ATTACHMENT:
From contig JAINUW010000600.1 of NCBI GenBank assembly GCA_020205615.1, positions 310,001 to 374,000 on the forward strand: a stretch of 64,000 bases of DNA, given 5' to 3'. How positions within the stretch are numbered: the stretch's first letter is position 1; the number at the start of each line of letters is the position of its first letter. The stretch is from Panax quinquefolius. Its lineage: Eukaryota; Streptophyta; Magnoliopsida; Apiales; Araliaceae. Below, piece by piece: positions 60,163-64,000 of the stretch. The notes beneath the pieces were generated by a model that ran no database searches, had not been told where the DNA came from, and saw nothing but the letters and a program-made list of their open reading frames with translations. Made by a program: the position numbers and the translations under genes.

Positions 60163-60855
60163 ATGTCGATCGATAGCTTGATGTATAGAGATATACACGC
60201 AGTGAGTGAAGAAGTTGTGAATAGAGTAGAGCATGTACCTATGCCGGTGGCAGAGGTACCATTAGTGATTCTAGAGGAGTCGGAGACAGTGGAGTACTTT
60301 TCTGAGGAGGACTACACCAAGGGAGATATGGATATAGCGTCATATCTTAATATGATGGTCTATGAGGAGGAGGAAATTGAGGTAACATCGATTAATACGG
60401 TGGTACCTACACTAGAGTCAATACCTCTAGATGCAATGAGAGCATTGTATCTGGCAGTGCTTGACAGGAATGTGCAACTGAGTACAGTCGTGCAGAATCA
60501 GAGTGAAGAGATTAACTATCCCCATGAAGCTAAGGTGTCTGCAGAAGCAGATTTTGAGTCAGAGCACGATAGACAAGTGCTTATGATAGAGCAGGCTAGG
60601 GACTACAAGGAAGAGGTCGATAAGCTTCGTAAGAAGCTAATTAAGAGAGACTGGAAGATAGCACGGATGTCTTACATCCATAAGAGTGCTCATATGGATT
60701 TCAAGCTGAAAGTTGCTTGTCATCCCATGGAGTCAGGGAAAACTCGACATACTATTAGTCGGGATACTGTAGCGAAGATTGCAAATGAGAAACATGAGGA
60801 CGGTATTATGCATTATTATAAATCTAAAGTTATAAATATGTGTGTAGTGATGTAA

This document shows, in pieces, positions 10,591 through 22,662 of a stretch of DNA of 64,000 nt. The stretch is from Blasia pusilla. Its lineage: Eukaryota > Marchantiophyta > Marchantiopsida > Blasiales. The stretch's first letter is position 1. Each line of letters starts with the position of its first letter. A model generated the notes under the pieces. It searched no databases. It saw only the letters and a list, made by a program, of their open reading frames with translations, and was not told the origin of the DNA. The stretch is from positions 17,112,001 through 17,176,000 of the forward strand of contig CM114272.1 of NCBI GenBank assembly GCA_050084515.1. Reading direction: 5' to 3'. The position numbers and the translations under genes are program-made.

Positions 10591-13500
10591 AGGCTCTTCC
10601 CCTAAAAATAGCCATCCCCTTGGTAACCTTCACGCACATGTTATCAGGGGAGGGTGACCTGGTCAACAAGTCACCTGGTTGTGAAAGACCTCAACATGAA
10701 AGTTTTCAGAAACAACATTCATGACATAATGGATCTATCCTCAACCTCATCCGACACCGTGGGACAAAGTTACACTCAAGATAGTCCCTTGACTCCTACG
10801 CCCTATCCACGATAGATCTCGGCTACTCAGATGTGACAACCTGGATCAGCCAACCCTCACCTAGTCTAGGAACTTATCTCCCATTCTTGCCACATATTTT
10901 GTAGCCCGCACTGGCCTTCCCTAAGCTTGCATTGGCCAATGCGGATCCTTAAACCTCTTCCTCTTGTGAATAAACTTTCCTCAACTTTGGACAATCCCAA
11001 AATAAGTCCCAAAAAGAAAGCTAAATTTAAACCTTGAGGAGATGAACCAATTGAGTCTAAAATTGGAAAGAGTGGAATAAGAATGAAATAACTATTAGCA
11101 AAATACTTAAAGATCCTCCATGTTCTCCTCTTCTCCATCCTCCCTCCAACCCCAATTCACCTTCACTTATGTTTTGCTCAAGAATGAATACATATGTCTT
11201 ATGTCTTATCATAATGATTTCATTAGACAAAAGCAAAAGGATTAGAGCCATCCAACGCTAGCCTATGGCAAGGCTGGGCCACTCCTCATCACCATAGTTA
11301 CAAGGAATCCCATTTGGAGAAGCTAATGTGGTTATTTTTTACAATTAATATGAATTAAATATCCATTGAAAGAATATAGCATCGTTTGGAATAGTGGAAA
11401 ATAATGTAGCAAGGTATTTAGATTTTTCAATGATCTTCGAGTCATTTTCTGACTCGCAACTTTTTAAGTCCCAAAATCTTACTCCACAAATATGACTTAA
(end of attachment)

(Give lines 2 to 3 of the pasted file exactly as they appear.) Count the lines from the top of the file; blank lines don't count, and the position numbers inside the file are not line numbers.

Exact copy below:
Positions 60163-60855
60163 ATGTCGATCGATAGCTTGATGTATAGAGATATACACGC